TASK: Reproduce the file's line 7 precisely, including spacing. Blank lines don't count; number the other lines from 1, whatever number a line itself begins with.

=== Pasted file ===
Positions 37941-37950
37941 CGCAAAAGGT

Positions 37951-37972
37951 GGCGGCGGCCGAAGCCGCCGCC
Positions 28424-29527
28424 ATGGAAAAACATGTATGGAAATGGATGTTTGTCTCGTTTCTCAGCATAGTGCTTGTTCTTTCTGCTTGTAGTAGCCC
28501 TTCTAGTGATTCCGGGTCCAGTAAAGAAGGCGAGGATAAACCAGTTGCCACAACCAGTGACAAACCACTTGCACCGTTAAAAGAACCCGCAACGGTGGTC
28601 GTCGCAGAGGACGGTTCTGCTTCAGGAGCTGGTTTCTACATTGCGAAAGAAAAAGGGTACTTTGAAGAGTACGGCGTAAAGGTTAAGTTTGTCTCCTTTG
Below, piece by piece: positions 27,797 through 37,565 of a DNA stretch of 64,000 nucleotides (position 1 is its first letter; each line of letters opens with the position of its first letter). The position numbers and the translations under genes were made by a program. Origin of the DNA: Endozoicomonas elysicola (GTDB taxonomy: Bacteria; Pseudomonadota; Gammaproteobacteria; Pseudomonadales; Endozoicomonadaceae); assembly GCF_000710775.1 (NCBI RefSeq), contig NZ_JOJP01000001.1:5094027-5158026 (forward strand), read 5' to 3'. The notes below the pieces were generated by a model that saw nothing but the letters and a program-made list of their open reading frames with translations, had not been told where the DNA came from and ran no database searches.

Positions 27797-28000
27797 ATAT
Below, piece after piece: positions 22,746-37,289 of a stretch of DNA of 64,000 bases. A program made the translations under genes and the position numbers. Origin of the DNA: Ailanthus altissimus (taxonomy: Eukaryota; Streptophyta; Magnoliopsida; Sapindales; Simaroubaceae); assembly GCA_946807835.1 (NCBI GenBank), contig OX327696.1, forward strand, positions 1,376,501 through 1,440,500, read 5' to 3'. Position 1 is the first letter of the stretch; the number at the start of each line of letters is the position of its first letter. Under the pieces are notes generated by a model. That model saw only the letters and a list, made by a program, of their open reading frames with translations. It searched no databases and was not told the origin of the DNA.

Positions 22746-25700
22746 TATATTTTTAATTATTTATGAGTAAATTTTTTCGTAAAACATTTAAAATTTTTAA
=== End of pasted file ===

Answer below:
28501 TTCTAGTGATTCCGGGTCCAGTAAAGAAGGCGAGGATAAACCAGTTGCCACAACCAGTGACAAACCACTTGCACCGTTAAAAGAACCCGCAACGGTGGTC